13 August 2003

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Sea Malta organises seminar on ISPS Code

"Although Sea Malta had managed to comply and attain the ISM Code of Practice two years ahead of the stated IMO deadline, we do not realistically believe that we will be able to beat the new deadline of 1 July 2004 as stated by the ISPS Code simply because of the sheer speed with which this Code has developed as a process. This concern is not only Sea Malta’s but is also one that is being voiced by most shipping organisations who will be faced with the challenging task of complying with the ISPS Code in a relatively very short time frame," commented Marlene Mizzi, Chairman of Sea Malta during her opening address to a half-day briefing seminar on the ISPS Code.
Acting within the parameters of its social responsibilities Sea Malta took the initiative to organize this seminar not only to serve as a platform for further dialogue but also to create an atmosphere of co-operation amongst all stakeholders involved in this task.
The Seminar to discuss the ISPS Code and its practical implementation, was held at Sea Malta Head Office in collaboration with the Malta Maritime Authority and Bureau Veritas. It was addressed by Nicholas Baldacchino, Malta CEO, Bureau Veritas and Brian Cranmer, Chief Safety and Security Manager, Malta Maritime Authority.
Speaking about the ISPS Code, Mrs Mizzi stated "the ISPS Code was a rapid response to the tragic outcome of the 11th September events in New York where many organisations and institutions suddenly became surprised the relative ease with which terrorist activity could take place in what otherwise were traditionally deemed as secure environments. Following these events, the maritime industry realised that lapses in its security measures could now well serve as an alternative gateway to terrorist and other illegal activity. In December 2001, an ISPS Code was finalised by the IMO’s Maritime Safety Committee, which was consequently approved by an IMO diplomatic conference. This effectively means that we have just under a year to adopt and apply this code within our systems."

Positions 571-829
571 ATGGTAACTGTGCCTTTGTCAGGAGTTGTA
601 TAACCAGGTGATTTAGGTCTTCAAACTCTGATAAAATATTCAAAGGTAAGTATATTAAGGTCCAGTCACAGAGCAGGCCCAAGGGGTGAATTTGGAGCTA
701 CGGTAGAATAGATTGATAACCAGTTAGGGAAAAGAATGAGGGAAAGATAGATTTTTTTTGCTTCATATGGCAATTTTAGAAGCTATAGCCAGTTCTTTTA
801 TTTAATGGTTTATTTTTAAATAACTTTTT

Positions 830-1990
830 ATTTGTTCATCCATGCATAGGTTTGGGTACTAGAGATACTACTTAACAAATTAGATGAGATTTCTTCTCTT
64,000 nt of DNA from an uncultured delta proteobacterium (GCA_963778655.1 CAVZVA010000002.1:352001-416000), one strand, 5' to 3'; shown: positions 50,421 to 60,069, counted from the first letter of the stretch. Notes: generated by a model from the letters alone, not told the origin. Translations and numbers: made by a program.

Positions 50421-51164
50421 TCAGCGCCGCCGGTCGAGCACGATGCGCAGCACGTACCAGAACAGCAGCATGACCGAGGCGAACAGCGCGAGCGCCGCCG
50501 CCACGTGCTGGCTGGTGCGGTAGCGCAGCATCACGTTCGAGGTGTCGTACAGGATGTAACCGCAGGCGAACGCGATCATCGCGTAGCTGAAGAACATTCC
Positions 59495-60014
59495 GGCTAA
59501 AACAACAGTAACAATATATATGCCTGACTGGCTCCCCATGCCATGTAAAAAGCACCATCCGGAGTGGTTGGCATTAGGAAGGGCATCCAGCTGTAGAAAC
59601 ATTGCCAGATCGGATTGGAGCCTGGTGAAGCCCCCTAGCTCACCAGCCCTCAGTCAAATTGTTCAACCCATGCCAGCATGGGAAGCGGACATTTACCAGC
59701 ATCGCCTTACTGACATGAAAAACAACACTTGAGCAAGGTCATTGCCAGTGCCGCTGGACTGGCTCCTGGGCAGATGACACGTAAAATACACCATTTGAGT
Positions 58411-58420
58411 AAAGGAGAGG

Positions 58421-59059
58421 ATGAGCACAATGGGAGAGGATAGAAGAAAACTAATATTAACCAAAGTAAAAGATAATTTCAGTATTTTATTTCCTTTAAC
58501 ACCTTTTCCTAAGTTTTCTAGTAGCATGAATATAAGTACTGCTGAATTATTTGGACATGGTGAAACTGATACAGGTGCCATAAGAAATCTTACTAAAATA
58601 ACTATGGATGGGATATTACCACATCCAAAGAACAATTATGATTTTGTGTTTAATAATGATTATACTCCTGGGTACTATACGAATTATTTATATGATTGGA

Mrs Mizzi added "the implementation of this code signifies an ambitious project that will reap long-term benefits in the future. It calls for the active input and co-operation of multi-disciplinary teams hailing from all security authorities. These authorities, which include the Police, the Armed Forces and Customs amongst others, represent an integral interface between shipping companies and the waterfront industry. In this regard, as in the past, Sea Malta promises its full support and co-operation with all parties involved because we are morally bound to this code and have committed ourselves in order to meet the tight deadline ahead."
Sea Malta’s General Manager, Joseph Bugeja, who has conceived the idea of this seminar said that although Sea Malta would be on the compliance end when this code will be enforced it still felt the need to stimulate awareness both on the implementation aspects as well as on the rapidly approaching dead line.
The ISPS Code enables the detection and deterrence of security threats within an international framework, establishes roles and responsibilities, enables the collection and exchange of security information and provides a methodology for assessing security. The Code is currently in the "passive approval process" whereby, unless administrations representing 50 percent of the world’s tonnage object to it by 1 January 2004 it will automatically come into force.

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Editor: Saviour Balzan
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